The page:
Much rides on the next few weeks of parliamentary sittings: the government's capacity to negotiate effectively with the Senate crossbenches will not merely determine whether key elements of its fiscal and broader economic strategy pass in some form, but perceptions of its competence in delivering outcomes, after a bungled budget process that has brought almost weekly changes in direction and communication.
But while the colour and movement of the Palmer United Party and the government's stumbles make for entertaining political theatre, the economic and fiscal challenge is outside Parliament.
Australia's resilient exchange rate, falling commodity prices, a potentially higher-than-expected unemployment rate and an end to the mining investment boom all threaten to undermine the government's tax revenue, in the same way an overvalued dollar and low inflation undermined its predecessor's revenue, year after year. Treasurer Joe Hockey proudly boasted that he would be taking a more cautious line on revenue than Labor to make sure that, under him, Treasury's revenue mistakes would be on the downside, not the upside. But the broader condition of the economy, which has deteriorated again after a strong March quarter, is the real issue that should be the focus of policymakers. The government has a narrative of deregulation, tax abolition and infrastructure investment that it argues will drive jobs growth. It is, however, one that we never hear because of the incessant focus on the budget measures that have yet to pass.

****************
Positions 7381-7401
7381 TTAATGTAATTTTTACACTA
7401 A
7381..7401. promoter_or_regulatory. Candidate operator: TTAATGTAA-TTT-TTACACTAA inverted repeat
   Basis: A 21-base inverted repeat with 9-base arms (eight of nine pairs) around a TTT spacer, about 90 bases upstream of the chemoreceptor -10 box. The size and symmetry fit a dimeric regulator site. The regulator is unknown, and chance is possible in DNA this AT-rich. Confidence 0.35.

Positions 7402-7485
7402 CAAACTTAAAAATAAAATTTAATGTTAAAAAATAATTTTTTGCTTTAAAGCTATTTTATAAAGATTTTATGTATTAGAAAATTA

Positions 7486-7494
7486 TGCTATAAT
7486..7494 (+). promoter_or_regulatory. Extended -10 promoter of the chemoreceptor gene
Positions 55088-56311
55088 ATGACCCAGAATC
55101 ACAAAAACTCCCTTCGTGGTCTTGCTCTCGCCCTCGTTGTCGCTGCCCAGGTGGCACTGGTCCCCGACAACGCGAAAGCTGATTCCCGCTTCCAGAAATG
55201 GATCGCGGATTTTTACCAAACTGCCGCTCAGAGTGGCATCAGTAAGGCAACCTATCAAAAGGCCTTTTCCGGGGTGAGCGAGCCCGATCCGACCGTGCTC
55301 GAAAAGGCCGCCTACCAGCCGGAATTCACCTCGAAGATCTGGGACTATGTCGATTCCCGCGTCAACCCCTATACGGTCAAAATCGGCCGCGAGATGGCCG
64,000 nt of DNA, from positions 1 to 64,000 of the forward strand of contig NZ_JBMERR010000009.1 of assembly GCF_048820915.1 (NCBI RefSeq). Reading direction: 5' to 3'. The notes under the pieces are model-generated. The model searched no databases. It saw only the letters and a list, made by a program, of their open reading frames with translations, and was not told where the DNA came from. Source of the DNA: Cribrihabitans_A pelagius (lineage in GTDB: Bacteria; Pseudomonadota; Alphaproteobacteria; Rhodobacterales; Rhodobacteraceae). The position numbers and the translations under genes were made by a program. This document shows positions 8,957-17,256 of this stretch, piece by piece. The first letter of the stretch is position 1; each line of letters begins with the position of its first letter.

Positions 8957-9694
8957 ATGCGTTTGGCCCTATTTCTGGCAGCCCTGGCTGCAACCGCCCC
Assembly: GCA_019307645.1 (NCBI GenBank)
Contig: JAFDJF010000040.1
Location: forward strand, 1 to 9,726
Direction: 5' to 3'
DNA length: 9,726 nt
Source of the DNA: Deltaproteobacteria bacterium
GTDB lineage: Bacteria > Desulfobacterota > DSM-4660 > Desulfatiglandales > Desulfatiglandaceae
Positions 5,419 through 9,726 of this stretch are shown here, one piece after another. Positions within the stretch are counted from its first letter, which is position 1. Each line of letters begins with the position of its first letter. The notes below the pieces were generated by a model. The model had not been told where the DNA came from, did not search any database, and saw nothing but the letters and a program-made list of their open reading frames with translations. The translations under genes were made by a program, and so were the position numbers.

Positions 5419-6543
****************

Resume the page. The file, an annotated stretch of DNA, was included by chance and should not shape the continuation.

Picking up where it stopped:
The political theatre will tell us much, but ultimately what's happening to the jobs of ordinary Australians outside the Canberra bubble is of critical importance.